It was calm and quiet when I left the house to head to Council Point Park this morning. That’s not unusual for the middle day of a long holiday weekend. Windows in homes were cracked open, so there was no contingent of air conditioner units humming along the way. Cars were scarce and people were scarcer.
It was quiet yesterday as well, that is … up until around 11:00 a.m. when the neighborhood came to life. It seemed as if everyone who did not get their yardwork done on Friday evening, decided to fire up their mowers, weed whippers and blowers at the same time. I had been busy trimming bushes with the electric shears for a couple of hours, so I, too, was contributing to the cacophony of noise. The neighborhood dogs rebelled at the whine and drone of the yard equipment and much howling and/or barking ensued.
After a noisy Saturday, topped by a series of fireworks in the neighborhood last night, this morning’s peace and solitude was welcome. I swear that when I set out this morning I could hear the slugs as they inched along the concrete, leaving their slimy iridescent trails behind them. The only sounds were the birds who were greeting me from their respective perches in each neighborhood that I passed. Poplar tree fuzzies were abundant, and noiselessly clung to my sweat suit as I walked along.
This morning’s trip to the Park was perfect … it satisfied the steps quotient for the day and provided a little wide-eyed wonderment as well.
First, I met several other nature lovers, who, like me, were enjoying the many picturesque moments this Park has to offer. And, just like me, they paused to appreciate the view with their eyes, as well as to capture the images with their cameras.
Last Friday, I wrote about the many families of geese at Council Point Park. There were easily twice as many geese there today, all segregated by their respective families. I counted at least seven families all together. You really could not look anywhere without seeing geese – on the trail, in the grassy areas, or in the water. The geese sure monopolized the perimeter path, blocking the trail as they meandered slowly across, their offspring trailing close behind them. There was much booing and hissing as we humans neared, and, on several occasions, we were forced to leave the trail and walk on the grass since they refused to budge. There were more photo ops as several families went down to the precipice and accessed the Creek, one by one, as they plopped into the water, and several families paddled in tandem down the middle of the Creek.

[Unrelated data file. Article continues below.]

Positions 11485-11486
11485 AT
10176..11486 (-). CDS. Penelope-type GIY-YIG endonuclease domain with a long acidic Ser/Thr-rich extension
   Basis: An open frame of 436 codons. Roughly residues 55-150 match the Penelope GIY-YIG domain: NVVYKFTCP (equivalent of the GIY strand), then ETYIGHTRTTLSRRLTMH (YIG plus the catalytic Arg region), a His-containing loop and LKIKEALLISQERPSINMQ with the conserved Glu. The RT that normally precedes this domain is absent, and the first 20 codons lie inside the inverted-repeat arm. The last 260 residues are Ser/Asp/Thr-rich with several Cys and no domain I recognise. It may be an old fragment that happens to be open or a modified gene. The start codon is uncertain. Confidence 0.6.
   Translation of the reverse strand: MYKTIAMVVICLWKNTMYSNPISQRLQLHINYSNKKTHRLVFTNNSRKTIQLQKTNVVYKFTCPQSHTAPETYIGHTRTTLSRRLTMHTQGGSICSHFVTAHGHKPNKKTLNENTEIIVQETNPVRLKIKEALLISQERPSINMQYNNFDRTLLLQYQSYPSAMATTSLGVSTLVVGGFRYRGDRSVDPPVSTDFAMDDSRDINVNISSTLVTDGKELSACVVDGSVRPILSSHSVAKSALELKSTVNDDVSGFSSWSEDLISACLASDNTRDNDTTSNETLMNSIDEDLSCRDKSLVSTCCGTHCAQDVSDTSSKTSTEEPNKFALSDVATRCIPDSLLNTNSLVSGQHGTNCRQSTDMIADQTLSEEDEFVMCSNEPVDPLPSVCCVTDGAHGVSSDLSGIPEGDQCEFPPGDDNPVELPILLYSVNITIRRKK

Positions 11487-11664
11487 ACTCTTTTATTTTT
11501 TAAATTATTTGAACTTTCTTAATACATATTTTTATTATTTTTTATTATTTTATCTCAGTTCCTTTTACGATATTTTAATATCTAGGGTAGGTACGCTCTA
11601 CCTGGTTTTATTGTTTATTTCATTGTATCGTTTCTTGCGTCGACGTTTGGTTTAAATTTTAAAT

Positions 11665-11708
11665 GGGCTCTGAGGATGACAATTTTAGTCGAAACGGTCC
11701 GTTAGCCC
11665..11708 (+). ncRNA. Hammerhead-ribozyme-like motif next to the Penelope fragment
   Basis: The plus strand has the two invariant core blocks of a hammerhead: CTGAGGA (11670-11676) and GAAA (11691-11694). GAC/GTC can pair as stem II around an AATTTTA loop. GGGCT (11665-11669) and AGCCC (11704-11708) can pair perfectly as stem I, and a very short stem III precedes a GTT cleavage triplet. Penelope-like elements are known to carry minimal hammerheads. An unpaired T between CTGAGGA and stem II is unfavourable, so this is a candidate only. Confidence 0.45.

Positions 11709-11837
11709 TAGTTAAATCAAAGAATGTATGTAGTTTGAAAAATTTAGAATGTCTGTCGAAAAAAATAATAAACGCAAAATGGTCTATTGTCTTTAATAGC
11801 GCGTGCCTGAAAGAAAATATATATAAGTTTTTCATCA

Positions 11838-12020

Another family of geese lurked in the marshy area and I got some close-up shots at that venue of the parents and goslings, but, I had already tucked the camera back into its case, when a Red-Winged Blackbird decided to antagonize this family, just as the parents were herding the goslings from the water and up the embankment. That bird tried to land on one of the parents and much hissing and wing-flapping occurred as that goose tried to shoo the Blackbird away. But that bird persisted in buzzing around the geese, until it tired of the game (or perhaps feared for its life) and flew back up to a tree.
After an absence of a few weeks’ time, the hawk was back, circling overhead, and several of us walkers stopped in our tracks, gazing up in the sky, and shading our eyes from the sun, as we watched the hawk soaring, that large wingspan taking it higher and higher, until it was just a dark speck in the sky.
I walked along with a man and woman, and suddenly, a group of squirrels gathered around us. Just like two cowboys ready to draw their pistols to engage in a gunfights at the O.K. Corral, the gentleman and I each pulled a Ziploc bag of peanuts from our respective pockets simultaneously. That was the cue, so those squirrels were just shameless – they knew both us provided treats, so they didn’t know which one to “pester” for peanuts, so they gathered at each of our feet, sitting up on haunches and begging for treats. Of course, their antics were soon rewarded.
The couple then asked me if I had seen the turtles on the log in the Creek. “No, I haven’t, but I’d really like to see them – can I tag along with you?” was my response. So, we ambled along companionably, and soon they both pointed to a log, partially submerged in the water. There was a big turtle and two smaller ones. “There are more of them when it is sunny, as they like to sun themselves on that log” the woman told me. I had to peer at them through the trees, since they advised if I got any closer, the turtles would soon seek refuge in the water. Well, there is something else to look for in my journeys around the loop.
My head swiveled back and forth and my camera was busy clicking images to share with you in future posts. I didn’t want to take the time to upload the pictures and choose which ones should accompany this blog post since severe weather will soon be on our doorstep.
For today, I am sharing a photo of a wide-eyed bunny I saw on Friday morning … he, like me, was in wonderment about the sights and sounds at Council Point Park.